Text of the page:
How many memories of a dark past should a city preserve? It's a question Berlin struggles with constantly, says DW's Louise Osborne.
For many, Berlin's charm comes from its connection to recent history and the way it has been shaped by world events through the 20th century - arguably more so than any other European city.
Evidence of these historic events can been seen all over Berlin, including the Olympic Stadium and Finance Ministry built by the Nazis, the Holocaust Memorial, the Memorial to the Homosexuals Persecuted Under Nazism, the Berlin Wall, Teufelsberg and Checkpoint Charlie.
But what would it mean for Berlin if the relics and memorials to its past disappeared?
That question took on a keen sense of reality when local media reported that the owners of the plots of land on either side of Checkpoint Charlie had become insolvent. An Irish investor has said he hopes to pay off the debts and use the land for retail and residential developments, while including a Cold War museum or memorial.
The former checkpoint between East and West Berlin is the most famous of all the crossings through the Berlin Wall. It was the site of one of the tensest standoffs between Soviet and American tanks, nearly triggering a third world war.
The news that it was under threat has been met with mixed reactions from Berliners. Some are also outraged by the recent appearance of fast-food stands and the thought of further commercialization of the site.
Still, others would gladly see Checkpoint Charlie gone so they could forget the past and finally move on.
Remember or move on?
The conflict is just one example of Berlin's never-ending dilemma: Should the city preserve relics of a past fraught with some of the darkest times in human history, or should it sweep them aside in order to move on?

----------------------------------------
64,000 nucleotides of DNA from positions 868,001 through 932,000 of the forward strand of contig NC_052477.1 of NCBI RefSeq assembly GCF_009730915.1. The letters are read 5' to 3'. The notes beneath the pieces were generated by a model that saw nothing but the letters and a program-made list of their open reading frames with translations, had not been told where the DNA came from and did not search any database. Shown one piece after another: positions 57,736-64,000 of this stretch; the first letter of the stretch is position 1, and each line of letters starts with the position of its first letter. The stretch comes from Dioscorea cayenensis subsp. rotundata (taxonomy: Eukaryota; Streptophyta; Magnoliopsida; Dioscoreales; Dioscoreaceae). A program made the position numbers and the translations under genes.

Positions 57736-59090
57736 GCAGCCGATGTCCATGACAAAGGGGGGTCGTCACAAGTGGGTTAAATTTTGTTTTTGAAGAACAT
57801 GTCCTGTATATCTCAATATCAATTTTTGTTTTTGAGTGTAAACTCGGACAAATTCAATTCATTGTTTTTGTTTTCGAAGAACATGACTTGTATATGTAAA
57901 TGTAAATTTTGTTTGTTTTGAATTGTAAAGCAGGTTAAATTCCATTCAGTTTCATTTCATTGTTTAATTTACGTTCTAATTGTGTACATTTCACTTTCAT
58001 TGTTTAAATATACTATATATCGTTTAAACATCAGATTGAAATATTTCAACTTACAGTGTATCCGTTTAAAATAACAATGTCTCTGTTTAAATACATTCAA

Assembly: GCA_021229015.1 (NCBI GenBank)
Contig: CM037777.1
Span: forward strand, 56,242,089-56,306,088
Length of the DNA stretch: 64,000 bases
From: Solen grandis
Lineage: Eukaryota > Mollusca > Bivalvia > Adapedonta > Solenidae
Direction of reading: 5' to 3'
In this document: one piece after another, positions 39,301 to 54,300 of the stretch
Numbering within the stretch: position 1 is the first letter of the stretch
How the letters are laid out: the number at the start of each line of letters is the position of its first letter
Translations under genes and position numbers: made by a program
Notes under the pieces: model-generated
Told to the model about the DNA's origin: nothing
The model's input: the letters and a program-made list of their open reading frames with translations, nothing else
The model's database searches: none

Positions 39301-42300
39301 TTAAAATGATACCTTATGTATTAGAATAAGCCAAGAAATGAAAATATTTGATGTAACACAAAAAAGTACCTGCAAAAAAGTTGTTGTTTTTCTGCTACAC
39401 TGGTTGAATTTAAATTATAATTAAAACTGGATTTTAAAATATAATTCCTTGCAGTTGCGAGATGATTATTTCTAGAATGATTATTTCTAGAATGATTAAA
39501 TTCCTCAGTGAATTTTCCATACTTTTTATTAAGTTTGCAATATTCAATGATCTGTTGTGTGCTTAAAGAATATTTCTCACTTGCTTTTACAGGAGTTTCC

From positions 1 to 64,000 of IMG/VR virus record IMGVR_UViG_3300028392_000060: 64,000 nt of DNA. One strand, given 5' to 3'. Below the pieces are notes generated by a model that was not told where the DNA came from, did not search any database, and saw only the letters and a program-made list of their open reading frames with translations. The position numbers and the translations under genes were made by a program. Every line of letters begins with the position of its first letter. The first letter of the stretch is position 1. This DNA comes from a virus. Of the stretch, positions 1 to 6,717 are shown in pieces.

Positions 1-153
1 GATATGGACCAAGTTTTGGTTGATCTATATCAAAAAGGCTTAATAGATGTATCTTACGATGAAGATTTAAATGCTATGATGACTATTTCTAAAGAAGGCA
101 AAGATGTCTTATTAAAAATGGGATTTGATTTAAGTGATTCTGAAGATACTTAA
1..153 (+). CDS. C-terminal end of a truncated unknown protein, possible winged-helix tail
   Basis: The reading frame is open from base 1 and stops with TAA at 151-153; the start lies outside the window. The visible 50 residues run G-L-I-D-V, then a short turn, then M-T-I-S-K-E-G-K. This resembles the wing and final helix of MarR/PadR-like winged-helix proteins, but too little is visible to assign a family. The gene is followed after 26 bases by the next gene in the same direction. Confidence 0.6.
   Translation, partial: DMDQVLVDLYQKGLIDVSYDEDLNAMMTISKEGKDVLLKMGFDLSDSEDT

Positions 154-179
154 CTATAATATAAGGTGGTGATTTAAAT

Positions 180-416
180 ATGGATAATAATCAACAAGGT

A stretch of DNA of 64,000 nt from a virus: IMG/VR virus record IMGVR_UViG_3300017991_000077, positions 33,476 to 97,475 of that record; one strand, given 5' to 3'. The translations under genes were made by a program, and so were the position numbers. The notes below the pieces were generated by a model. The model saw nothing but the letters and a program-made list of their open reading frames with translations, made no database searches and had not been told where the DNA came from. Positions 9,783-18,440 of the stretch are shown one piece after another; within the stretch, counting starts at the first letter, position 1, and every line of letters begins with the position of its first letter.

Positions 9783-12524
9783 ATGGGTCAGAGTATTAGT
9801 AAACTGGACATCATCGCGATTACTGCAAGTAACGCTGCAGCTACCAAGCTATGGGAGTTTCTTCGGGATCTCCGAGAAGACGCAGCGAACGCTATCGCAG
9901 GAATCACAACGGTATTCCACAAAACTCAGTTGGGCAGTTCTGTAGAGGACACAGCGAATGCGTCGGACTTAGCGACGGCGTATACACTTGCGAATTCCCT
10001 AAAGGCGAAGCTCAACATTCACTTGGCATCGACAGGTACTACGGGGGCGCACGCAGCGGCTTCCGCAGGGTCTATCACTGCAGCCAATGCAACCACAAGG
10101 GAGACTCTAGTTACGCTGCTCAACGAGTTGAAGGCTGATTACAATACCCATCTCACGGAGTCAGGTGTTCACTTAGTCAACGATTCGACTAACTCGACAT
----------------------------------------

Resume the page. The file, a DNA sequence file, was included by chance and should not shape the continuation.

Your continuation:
"Checkpoint Charlie was an important gap in the Wall, which doesn't exist anymore, but at the same time it was a site of enormous historical significance and that needs some sort of recognition and regulation. The question is, how to deal with it?" said Fredrik Torisson, author of "Berlin - Matter of Memory," which explores the city through its relics and monuments.
And then there is the issue of tourism, one of the fastest growing industries in Berlin, which attracts around nine million visitors every year. While it may be unpalatable to think that a site may be maintained purely for financial reasons, it is true that locations like Checkpoint Charlie bring in cash for a city that has been described by its may, Klaus Wowereit, as "poor, but sexy."
The ultimate relic of divided Berlin is the Wall itself. Built in 1961, it remained intact for 28 years as a concrete barricade for East Berliners living under the oppressive communist regime of the German Democratic Republic (GDR).
Following the announcement on November 9, 1989 that East Germans would finally be allowed to cross the border into West Germany, people immediately began to scale the structure, hacking chucks out of it. What was a symbol of fear became a memento sold by the dozen in souvenir shops.
Many of those who had been subject to GDR rule wanted to rid the city of the Wall that had separated families and saw people captured, tortured and sometimes killed for attempting to escape. Now, only fragments of the Wall remain, in addition to a two-brick path embedded in the ground to indicate where East and West were divided.
Relics and monuments
Other relics have changed in their significance to the city.
Tempelhof Airport was expanded by the Nazis in the 1930s at the heart of what Hitler wanted to become Germania. Later, the airport became a symbol of freedom as the site of the Berlin Airlift. From June 1948 to May 1949, more than 200,000 flights brought supplies provided by the United States and the United Kingdom to West Berlin while it was besieged by Soviet forces.
Torisson said that monuments are "subjective interpretations of history, while relics are open to interpretation with a historical significance to those to whom it played an importance on the world wide stage."
In Berlin, relics stand side by side with monuments. It would be a shame to see Berlin's links to the past forgotten, but perhaps the decision should lie with those who have to live with the burden of the city's history.